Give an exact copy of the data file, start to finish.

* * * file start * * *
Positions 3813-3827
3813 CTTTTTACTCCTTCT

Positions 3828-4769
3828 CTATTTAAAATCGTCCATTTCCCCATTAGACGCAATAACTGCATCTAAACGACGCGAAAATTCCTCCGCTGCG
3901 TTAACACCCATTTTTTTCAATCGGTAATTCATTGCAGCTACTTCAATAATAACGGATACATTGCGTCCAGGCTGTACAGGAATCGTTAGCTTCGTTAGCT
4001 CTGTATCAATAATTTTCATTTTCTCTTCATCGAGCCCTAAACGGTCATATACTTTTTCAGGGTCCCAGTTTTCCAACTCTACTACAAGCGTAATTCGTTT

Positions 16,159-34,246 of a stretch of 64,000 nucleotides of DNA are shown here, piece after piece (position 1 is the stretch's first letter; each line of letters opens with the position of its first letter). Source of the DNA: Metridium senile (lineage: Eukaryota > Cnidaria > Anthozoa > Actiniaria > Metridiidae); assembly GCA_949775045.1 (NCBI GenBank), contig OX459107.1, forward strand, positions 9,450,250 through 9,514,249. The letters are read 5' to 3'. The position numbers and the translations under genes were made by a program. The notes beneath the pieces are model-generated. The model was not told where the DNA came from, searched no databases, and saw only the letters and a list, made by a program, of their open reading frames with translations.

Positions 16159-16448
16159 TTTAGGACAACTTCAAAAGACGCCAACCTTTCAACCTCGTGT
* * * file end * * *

Positions 3813-3827
3813 CTTTTTACTCCTTCT

Positions 3828-4769
3828 CTATTTAAAATCGTCCATTTCCCCATTAGACGCAATAACTGCATCTAAACGACGCGAAAATTCCTCCGCTGCG
3901 TTAACACCCATTTTTTTCAATCGGTAATTCATTGCAGCTACTTCAATAATAACGGATACATTGCGTCCAGGCTGTACAGGAATCGTTAGCTTCGTTAGCT
4001 CTGTATCAATAATTTTCATTTTCTCTTCATCGAGCCCTAAACGGTCATATACTTTTTCAGGGTCCCAGTTTTCCAACTCTACTACAAGCGTAATTCGTTT

Positions 16,159-34,246 of a stretch of 64,000 nucleotides of DNA are shown here, piece after piece (position 1 is the stretch's first letter; each line of letters opens with the position of its first letter). Source of the DNA: Metridium senile (lineage: Eukaryota > Cnidaria > Anthozoa > Actiniaria > Metridiidae); assembly GCA_949775045.1 (NCBI GenBank), contig OX459107.1, forward strand, positions 9,450,250 through 9,514,249. The letters are read 5' to 3'. The position numbers and the translations under genes were made by a program. The notes beneath the pieces are model-generated. The model was not told where the DNA came from, searched no databases, and saw only the letters and a list, made by a program, of their open reading frames with translations.

Positions 16159-16448
16159 TTTAGGACAACTTCAAAAGACGCCAACCTTTCAACCTCGTGT